Ransomware | Effective Countermeasure for the Water Sector

Rural Water News,

Tim Davis, Division of Drinking Water DIrector, has put out a document outlining important ransomware countermeasures. We advise everyone to read through the following information and follow its suggestions. Cybersecurity attacks are on the rise, and it is up to you to keep your systems safe.

The Following information was written by Tim Davis (Director, Division of Drinking Water)
Dear Water Professional:
Drinking water is essential to every community in Utah. In recent months, an increased number of ransomware attacks have occurred against U.S critical infrastructure, including targeted attacks against the water sector. Ransomware as defined by DHS’s Cybersecurity & Infrastructure Security Agency (CISA) is “an ever-evolving form of malware designed to encrypt files on a device, rendering any files and the systems that rely on them unusable.” Cybercriminals and state actors will leverage this technique to block access to these resources or threaten to publish any private or protected information to the public unless a ransom is paid. 
The Division of Drinking Water is sending you the following information from the EPA to communicate steps that you can take to protect yourselves and the people you serve. Our ask is that you please review and follow the steps outlined in this memo to protect your system from ransomware attacks. Additionally, if you suspect that your organization is the victim of a ransomware attack please contact local law enforcement or CISA (central@cisa.dhs.gov).
In response to the pervasive ransomware threat, Anne Neuberger, Deputy Assistant to the President and Deputy National Security Advisor for Cyber and Emerging Technology, issued the memo, What We Urge You to Do to Protect Against the Threat of Ransomware, in which she outlines five best cybersecurity practices. The EPA Office of Water urges all water and wastewater facilities to adopt these basic practices to reduce the risk of a successful ransomware attack:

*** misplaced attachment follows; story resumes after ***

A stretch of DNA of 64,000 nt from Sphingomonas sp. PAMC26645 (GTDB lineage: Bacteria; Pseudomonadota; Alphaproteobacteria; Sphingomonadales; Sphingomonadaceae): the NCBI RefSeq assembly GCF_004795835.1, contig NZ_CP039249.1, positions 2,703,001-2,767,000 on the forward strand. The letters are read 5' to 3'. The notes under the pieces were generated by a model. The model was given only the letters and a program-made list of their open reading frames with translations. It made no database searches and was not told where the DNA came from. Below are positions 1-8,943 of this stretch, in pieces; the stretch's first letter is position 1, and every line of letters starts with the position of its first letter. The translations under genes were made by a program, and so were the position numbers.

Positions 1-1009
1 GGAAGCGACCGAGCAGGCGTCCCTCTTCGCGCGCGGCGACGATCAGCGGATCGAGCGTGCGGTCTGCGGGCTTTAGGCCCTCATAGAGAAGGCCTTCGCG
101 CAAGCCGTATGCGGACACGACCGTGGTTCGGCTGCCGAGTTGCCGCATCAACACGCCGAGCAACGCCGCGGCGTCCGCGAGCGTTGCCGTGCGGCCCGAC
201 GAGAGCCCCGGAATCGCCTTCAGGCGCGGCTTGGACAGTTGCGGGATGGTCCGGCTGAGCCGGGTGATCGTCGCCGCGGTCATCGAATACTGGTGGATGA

1. Backup your data, system images, and configurations, regularly test them, and keep the backups offline: Ensure that backups are regularly tested and that they are not connected to the business network, as many ransomware variants try to find and encrypt or delete accessible backups. Maintaining current backups offline is critical because if your network data is encrypted with ransomware, your organization can restore systems.
  2. Update and patch systems promptly: This includes maintaining the security of operating systems, applications, and firmware, in a timely manner. Consider using a centralized patch management system; use a risk-based assessment strategy to drive your patch management program.
  3. Test your incident response plan: There’s nothing that shows the gaps in plans more than testing them. Run through some core questions and use those to build an incident response plan: Are you able to sustain business operations without access to certain systems? For how long? Would you turn off your manufacturing operations if business systems such as billing were offline?
  4. Check Your Security Team’s Work: Use a 3rd party (CISA will do this for free) to test the security of your systems and your ability to defend against a sophisticated attack. Many ransomware criminals are aggressive and sophisticated and will find the equivalent of unlocked doors.
  5. Segment your networks: There’s been a recent shift in ransomware attacks – from stealing data to disrupting operations. It’s critically important that your corporate business functions and manufacturing/production operations are separated and that you carefully filter and limit internet access to operational networks, identify links between these networks and develop workarounds or manual controls to ensure industrial control networks can be isolated and continue operating if your corporate network is compromised. Regularly test contingency plans such as manual controls so that critical functions can be maintained during a cyber incident.
CISA has created a website that contains a collection of resources devoted to preventing ransomware attacks:
In addition, EPA has a cybersecurity website tailored to the water sector:
If you have questions regarding any of the information contained in this email, please contact David Travers, Water Security Division, USEPA (travers.david@epa.gov) or the Utah Division of Drinking Water (801) 536-4200.
Thank you,
Tim Davis
Director, Division of Drinking Water